Scotland politics

Calls for undercover policing inquiry to include Scotland

Mark Kennedy Image copyright Guardian
Image caption Mark Kennedy is said to have been among the undercover officers who targeted campaigners in Scotland

Calls for a probe into undercover policing to be extended to Scotland have won cross-party support.

Labour MSP Neil Findlay has appealed to Home Secretary Theresa May and Scottish Justice Secretary Michael Matheson for the Pitchford Inquiry to be extended.

Mr Findlay was backed by MSPs, MPs and MEPs from Labour, the Greens, the Conservatives and the Lib Dems.

Lib Dem MP Alistair Carmichael has lodged a Westminster motion making a similar call, supported by SNP MPs.

The Pitchford Inquiry has been set up in England and Wales to study undercover policing, amid allegations of undercover officers fathering children and causing miscarriages of justice.

The Metropolitan Police force has issued an "unreserved apology" and agreed compensation packages for seven women deceived into having relationships with undercover officers.

There have been calls for the probe to be extended to cover Scotland, after claims officers involved in the probe also spied north of the border.

It has been claimed that undercover Met officers including Mark Kennedy, one of five officers who is known to have had relationships with women, infiltrated environmental groups ahead of the Gleneagles G8 summit.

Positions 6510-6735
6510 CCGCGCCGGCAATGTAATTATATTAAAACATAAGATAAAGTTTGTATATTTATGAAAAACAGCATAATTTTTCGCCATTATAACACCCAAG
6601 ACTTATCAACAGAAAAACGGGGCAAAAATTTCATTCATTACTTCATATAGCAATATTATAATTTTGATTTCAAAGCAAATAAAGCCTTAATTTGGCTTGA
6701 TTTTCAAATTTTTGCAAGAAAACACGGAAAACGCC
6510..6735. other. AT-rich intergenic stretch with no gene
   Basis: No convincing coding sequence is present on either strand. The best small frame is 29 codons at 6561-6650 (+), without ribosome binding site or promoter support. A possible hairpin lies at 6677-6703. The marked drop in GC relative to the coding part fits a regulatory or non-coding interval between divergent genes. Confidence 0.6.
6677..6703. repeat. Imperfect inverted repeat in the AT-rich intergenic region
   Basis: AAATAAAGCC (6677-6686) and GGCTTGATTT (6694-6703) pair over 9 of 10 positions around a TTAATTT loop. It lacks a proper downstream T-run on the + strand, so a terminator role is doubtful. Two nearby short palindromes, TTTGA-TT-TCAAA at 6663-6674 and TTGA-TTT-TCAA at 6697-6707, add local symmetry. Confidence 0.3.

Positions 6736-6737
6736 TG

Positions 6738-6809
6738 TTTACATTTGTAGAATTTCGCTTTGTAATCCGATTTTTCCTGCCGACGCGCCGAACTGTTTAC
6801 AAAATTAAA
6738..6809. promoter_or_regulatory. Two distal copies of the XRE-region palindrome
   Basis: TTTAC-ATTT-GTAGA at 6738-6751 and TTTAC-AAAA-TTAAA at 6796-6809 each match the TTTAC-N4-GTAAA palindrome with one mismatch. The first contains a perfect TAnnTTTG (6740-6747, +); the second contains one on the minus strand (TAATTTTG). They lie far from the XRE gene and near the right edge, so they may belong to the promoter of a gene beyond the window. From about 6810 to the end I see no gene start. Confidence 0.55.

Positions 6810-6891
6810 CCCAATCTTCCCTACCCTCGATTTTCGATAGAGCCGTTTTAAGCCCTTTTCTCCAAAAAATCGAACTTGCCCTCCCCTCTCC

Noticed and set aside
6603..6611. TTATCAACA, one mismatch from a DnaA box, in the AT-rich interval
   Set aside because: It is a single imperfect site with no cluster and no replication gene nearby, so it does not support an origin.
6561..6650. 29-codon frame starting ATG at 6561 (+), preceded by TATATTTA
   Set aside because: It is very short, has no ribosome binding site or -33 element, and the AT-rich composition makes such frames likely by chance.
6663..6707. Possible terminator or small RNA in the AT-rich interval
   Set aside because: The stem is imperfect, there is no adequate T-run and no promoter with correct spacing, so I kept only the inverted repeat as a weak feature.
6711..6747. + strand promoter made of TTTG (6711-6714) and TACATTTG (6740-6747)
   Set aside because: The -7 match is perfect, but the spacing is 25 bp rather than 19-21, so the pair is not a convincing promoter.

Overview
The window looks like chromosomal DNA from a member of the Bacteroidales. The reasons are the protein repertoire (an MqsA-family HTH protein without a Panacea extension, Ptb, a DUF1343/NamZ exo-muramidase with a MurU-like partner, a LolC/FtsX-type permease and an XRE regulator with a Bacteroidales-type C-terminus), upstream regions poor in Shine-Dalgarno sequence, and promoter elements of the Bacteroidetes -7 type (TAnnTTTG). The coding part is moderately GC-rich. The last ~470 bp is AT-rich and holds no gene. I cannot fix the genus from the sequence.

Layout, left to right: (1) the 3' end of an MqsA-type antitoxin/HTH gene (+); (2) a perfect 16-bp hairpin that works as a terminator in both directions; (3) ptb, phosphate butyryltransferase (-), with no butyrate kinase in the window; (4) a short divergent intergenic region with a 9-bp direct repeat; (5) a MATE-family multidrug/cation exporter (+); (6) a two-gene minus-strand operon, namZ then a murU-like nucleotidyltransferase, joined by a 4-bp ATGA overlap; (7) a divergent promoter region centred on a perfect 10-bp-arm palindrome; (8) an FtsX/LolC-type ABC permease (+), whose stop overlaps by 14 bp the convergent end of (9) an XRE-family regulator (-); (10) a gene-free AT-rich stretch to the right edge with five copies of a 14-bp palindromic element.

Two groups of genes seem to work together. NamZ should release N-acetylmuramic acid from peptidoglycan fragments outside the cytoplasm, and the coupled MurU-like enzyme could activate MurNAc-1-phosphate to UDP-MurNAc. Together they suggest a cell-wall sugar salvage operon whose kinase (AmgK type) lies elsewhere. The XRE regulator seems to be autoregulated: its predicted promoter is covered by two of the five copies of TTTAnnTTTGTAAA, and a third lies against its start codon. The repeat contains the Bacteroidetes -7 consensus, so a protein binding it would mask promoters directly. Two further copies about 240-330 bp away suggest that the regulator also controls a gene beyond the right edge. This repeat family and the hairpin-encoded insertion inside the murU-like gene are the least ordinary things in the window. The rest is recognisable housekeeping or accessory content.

Mr Matheson wrote to Ms May himself in December 2015 asking for the inquiry's remit to be expanded, although he noted at the time that he had not seen any "concrete evidence" that rules had been broken in Scotland.

'Wholly unjust'

Mr Findlay has been pressing the issue hard, lodging his first motion of the new Holyrood term on the subject.

He has now gathered signatures for his letters from a wide range of politicians, including Labour and Green MSPs and Conservative MEP Ian Duncan.

Mr Carmichael also added his name, having submitted a motion of his own at Westminster in May. That motion was signed by a number of SNP MPs.

Mr Findlay's letter states that there is a "growing body of evidence" that covert officers "operated in Scotland monitoring a broad range of campaigns and campaigners", and "engaged in discredited practices".

It adds: "We cannot have a situation where English and Welsh victims have access to an inquiry but Scottish citizens don't. It is our view that this would be wholly unjust."

Mr Findlay said: "I am pleased that so many elected representatives agree with me that the Pitchford Inquiry is extended to include Scotland.

"If Pitchford is not extended to Scotland then it is incumbent on the Scottish government to hold its own inquiry. We cannot be left with a situation where justice and truth is denied to Scots whilst others are able find out and understand the extent of what went on."

Related Topics

More on this story

Related Internet links

The BBC is not responsible for the content of external Internet sites